Physicians have long provided counseling on health promotion and disease prevention, often without reimbursement. Now, with the Affordable Care Act (ACA) and other recent value-based payment reforms, reimbursement is changing to reflect the importance of preventive care.
“ACA has opened up new incentives for preventive services with a strong evidence base,” explains David Meyers, MD, chief medical officer of the Agency for Healthcare Research and Quality (AHRQ). He points to the inclusion of annual well visits for Medicare patients and coverage (without co-pay) for prevention services recommended by the US Preventive Services Task Force (USPSTF) as well as by federal agencies like the Centers for Disease Control and Prevention. In addition, Medicare has proposed reimbursing for certain behavioral counseling programs, such as the Diabetes Prevention Program.
However, integrating health promotion and disease prevention counseling into patient care can present challenges. According to a survey by the Council of Accountable Physician Practices (CAPP), although 90% of responding physicians reported they often make recommendations to patients about diet, exercise, and screening examinations, only about 20% of patients reported hearing those recommendations.
In addition, the list of evidence-based recommendations grows each year. The USPSTF has issued recommendations on 95 different preventive services and is currently considering several more.
Keeping track of which patients should get what—and when—and then finding the time to remind patients and answer their questions can be tricky. “Thinking about how you’re going to deliver a new service is not as simple as prescribing a new medication. It involves changing workflow and sometimes hiring new people,” Meyers says. It may also involve learning new communication techniques.
Laura Fegraus, executive director of CAPP, says the key is to make “the right thing easy for everyone”—from the patient to office staff to the physicians themselves. The following suggestions can help providers effectively integrate preventive services.
Increasingly, information about applicable preventive services is built into electronic health records (EHRs), alerting the physician—or other staff—when a patient is due for a screening or other service.
AHRQ offers the free Electronic Preventive Services Selector as a mobile and desktop application and an online tool. The clinician enters the patient’s age, sex, and 1 or 2 other details and receives a list of recommended preventive services arranged by level of evidence and strength of recommendation.
Meyers says he often uses the tool during an office visit, showing the patient the list and discussing which ones he thinks are most important for him or her.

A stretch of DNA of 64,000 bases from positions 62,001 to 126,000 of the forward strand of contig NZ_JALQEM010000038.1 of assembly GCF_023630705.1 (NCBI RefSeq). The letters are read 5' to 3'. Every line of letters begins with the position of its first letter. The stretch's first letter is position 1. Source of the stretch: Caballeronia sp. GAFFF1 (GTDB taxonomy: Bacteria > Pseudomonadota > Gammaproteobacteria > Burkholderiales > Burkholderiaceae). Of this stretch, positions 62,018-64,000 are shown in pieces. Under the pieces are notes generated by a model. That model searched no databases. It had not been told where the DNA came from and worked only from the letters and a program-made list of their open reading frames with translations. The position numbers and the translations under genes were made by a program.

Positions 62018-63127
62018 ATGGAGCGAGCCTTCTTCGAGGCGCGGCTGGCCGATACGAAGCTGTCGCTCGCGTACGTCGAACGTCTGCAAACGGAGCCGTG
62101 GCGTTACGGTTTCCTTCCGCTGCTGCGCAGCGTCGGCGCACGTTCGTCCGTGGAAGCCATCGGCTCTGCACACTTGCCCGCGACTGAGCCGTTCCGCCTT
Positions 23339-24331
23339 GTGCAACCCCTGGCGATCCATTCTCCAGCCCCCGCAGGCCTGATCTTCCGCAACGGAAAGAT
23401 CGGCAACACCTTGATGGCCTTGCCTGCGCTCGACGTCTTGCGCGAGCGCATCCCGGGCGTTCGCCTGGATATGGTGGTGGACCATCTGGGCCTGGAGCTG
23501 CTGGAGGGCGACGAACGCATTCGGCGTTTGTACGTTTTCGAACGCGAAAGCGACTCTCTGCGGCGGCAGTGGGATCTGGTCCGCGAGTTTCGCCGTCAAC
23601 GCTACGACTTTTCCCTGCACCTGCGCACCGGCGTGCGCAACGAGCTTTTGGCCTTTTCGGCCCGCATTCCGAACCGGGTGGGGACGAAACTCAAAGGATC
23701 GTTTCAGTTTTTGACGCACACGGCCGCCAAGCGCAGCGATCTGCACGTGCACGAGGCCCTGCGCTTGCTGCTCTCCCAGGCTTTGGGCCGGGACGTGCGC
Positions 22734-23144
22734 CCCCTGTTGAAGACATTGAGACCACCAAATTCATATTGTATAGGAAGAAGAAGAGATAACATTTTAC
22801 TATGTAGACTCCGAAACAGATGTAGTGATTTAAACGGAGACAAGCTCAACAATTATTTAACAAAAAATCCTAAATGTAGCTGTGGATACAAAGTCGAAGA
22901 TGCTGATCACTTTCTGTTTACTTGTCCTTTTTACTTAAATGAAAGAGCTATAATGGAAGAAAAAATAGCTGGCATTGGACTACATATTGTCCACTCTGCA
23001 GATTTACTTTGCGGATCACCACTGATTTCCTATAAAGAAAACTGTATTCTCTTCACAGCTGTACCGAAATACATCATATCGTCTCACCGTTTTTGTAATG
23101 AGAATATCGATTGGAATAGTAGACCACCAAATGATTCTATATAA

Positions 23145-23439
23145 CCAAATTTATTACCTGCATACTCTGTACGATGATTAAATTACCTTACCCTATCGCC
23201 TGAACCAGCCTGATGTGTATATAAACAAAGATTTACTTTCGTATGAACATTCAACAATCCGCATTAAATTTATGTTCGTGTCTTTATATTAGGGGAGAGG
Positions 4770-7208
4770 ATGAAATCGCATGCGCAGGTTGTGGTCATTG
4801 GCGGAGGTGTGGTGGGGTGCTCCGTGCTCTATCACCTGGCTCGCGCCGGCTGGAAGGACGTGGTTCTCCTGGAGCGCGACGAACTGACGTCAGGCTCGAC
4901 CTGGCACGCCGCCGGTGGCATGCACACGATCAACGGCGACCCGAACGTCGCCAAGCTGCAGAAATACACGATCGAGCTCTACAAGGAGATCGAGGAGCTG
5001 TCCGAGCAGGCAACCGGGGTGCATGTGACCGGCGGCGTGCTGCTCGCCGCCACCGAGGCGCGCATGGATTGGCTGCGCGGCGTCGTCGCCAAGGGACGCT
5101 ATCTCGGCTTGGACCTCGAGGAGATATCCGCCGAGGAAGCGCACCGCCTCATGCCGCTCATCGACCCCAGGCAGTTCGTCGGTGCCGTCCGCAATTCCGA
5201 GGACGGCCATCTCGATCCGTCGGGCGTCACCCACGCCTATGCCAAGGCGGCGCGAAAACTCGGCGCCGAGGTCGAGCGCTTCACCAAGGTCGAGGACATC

Fegraus also recommends opening up lines of communication between the practice and the patient with patient portals and mobile applications, for instance. This can make the health care relationship more interactive and continuous.
The physician shouldn’t be the only one responsible for ensuring patients receive preventive care, says John Meigs, a physician in Brent, AL, and president of the American Academy of Family Physicians. He urges his staff to talk to patients about screenings or procedures that might be due. “The entire team works together,” he says. “Then, I can focus on the patient’s next steps.”
Fegraus points out that a common EHR system in multispecialty groups can facilitate teamwork and allow any clinician to take a role in prevention counseling. For example, a cardiologist seeing a patient for a follow-up visit can point out that mammography is due. “It creates more opportunity to talk about prevention,” Fegraus says.
Many practices are adding staff or shifting roles to build more effective patient care teams. Practices that see a lot of patients with diabetes or prediabetes, for example, might consider hiring a diabetes educator or a nutritionist.
Reorganizing a practice like this is not easy, Meyers admits. Many clinicians “may not know about workforce structure and which professional is best for each task,” he says.
The Transforming Clinical Practices Initiative has created practice transformation networks that offer free technical support and quality improvement consulting for practices through specialty societies and medical associations. For example, American Academy of Family Physicians has an online directory of practice transformation networks by region.
Evidence-based communication techniques can boost the effectiveness of each encounter with patients. Ken Olson, MD, a faculty member for the American Academy on Communication in Healthcare, trains physicians and other clinicians in techniques such as agenda setting, teach-back methods, and motivational interviewing.
Often, the complaint that brings a patient into the office may not be his or her top concern, Olson says.
Without agenda setting, the physician may not discover that until the visit is almost done, at which point there may not be enough time to discuss prevention. “Look at the patient’s complaint, the need for preventive services, and come up with an agenda that addresses both,” Olson advises.
Motivational interviewing can be used when a patient refuses a recommended prevention activity. “The most powerful way to get people to change is to tie it to their own values,” Olson explains. Identify the patient’s concerns and address those first.
Finally, he suggests using the teach-back method to improve retention of information. For example, he recommends asking the patient the following at the end of the visit: “Tell me the 3 most important things you heard from me today.” He explains, “Remembering 3 things is better than not remembering any of the 6 things that you said.”